Wyatt Kash | The collaboration wave

Another View'commentary: Editor's Desk'commentary: Collaboration tools will upend decades of conventional work practices

Wyatt Kash

It wasn't that long ago that e-mail changed the way we discussed ' and eventually distributed ' our work.

Then the ability to search for and tag content on the Internet arrived, introducing a whole new set of notions about how to store and retrieve information.

Now a new wave of collaboration tools ' which allow people to post, index and share all kinds of information online with anyone, anywhere in the world ' is poised to upend decades of conventional work practices, making even e-mail seem as quaint as a fax.

Exactly what qualifies as a collaboration tool is open to debate.

To some people, collaboration tools are just extensions of office productivity software that offer another way to capture and share information.

To others, they're a way to advance ideas through unified communications or via wikis and blogs.

Depending on which generation you align with, they are either a new way of life or just another semifinished software application to learn or deploy.

A new survey of government information technology managers conducted by GCN, however, tends to confirm one thing: The use of collaboration tools in government is more widespread than you might have suspected.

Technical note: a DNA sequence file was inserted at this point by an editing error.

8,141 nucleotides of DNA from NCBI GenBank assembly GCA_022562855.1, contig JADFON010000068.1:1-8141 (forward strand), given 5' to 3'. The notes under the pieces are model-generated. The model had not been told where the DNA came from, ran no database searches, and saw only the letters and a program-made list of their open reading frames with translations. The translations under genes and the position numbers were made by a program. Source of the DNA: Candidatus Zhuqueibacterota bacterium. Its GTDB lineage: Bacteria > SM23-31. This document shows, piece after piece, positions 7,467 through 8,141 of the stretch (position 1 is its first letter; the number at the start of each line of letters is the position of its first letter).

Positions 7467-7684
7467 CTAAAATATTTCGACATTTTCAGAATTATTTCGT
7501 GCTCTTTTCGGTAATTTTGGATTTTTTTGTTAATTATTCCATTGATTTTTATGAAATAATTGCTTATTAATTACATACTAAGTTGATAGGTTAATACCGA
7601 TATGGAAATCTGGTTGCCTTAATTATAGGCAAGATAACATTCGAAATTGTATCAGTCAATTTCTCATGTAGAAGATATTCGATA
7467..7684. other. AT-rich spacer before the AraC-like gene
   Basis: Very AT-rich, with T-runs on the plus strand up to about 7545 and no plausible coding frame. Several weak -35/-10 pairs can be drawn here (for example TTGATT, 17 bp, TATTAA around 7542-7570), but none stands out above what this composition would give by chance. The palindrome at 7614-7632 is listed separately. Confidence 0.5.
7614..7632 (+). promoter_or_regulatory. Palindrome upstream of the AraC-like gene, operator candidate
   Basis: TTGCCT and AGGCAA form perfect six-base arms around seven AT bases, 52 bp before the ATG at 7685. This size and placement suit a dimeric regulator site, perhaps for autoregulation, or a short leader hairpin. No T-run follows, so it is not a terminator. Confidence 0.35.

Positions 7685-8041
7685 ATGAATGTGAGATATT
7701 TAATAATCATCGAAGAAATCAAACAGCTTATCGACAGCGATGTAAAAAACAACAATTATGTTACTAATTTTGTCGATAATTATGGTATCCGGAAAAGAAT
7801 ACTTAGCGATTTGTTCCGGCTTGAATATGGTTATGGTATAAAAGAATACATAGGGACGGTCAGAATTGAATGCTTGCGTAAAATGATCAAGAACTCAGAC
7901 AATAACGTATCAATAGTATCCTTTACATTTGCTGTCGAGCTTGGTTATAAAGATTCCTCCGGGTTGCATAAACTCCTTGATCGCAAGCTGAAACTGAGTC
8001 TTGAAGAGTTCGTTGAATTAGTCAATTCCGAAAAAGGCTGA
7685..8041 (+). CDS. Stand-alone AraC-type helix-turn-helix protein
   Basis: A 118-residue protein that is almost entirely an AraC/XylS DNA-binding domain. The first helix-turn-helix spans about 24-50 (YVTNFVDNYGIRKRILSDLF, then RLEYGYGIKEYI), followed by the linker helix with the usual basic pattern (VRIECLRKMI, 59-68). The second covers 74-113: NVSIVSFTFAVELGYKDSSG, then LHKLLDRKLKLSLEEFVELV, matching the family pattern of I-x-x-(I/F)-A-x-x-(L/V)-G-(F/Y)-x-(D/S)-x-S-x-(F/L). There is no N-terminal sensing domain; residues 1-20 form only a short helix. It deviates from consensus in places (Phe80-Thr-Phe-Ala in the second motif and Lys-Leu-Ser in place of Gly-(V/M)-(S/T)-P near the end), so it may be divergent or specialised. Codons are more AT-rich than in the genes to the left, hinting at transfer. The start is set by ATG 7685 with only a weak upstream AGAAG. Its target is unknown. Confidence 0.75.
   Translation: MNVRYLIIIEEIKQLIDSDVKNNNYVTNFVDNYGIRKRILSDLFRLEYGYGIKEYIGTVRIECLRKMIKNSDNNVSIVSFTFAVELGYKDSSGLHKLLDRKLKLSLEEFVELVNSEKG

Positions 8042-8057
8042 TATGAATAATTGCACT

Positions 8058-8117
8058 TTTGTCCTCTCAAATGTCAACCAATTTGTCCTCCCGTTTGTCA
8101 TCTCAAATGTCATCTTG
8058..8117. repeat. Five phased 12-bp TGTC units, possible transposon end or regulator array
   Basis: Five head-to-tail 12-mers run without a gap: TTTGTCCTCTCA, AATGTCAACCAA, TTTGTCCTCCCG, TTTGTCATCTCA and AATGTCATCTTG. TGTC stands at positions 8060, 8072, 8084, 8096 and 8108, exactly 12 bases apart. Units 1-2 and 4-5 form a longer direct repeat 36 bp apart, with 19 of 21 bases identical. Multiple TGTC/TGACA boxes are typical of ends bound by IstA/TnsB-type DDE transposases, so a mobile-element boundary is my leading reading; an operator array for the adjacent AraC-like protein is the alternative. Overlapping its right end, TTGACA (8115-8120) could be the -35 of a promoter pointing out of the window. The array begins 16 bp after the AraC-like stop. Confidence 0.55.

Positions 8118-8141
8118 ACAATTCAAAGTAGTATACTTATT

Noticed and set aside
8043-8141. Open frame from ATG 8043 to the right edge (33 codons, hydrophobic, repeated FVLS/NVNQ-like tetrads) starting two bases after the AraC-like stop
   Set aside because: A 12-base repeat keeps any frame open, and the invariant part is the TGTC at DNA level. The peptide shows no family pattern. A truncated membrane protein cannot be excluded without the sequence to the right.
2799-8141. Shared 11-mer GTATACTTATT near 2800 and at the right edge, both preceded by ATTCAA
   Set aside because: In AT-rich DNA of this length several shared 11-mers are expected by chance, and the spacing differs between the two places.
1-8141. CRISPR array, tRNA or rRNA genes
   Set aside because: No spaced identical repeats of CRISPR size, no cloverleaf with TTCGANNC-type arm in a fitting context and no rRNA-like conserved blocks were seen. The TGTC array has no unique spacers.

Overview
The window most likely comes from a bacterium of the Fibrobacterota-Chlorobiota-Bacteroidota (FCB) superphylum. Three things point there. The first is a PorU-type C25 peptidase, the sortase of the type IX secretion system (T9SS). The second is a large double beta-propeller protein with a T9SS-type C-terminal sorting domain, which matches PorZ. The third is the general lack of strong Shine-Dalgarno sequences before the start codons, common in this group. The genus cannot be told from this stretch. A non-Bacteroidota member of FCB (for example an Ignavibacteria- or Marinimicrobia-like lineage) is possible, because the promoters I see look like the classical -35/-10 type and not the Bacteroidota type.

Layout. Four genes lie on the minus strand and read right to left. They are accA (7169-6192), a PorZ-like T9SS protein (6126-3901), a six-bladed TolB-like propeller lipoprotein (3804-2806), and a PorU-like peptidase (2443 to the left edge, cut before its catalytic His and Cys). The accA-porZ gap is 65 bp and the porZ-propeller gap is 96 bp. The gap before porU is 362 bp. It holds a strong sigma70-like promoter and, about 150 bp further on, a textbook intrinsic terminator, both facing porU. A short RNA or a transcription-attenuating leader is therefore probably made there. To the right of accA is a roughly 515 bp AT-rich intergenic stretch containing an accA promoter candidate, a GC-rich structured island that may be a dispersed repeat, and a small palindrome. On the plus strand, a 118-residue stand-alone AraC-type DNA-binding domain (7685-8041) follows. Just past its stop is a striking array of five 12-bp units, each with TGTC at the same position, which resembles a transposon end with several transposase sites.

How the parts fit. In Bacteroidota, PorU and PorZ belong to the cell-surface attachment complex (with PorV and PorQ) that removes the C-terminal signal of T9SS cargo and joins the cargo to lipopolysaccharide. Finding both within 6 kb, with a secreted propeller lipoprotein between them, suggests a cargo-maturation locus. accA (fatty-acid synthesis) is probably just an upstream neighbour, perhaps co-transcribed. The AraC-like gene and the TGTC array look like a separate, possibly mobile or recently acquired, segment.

Sixty percent of government IT managers said they are using or testing software applications that allow workers to share and edit information in the workplace.

Microsoft Office SharePoint and Adobe Acrobat Professional are among the most popular applications.

But a variety of other products are also in use ' from IBM's Lotus Sametime to Group Systems' Think Tank ' in addition to conferencing tools such as WebEx. And nearly one out of five IT managers are using or testing wiki software.

Most of the time, these tools are being used to create and update schedules and basic documents.

But fully two-thirds of government IT managers are using the tools to create and update ongoing reports, and nearly as many are using them to provide read-only reference documents for remote access.

The tipping point will come when agencies grasp the enormous value of enabling their workers and partners to use these new tools to assemble and amend enterprise information centrally in real time.

That's clearly preferable to the way so much business information is still managed today: as isolated documents ferried across e-mail networks.

About the Author

Wyatt Kash served as chief editor of GCN (October 2004 to August 2010) and also of Defense Systems (January 2009 to August 2010). He currently serves as Content Director and Editor at Large of 1105 Media.


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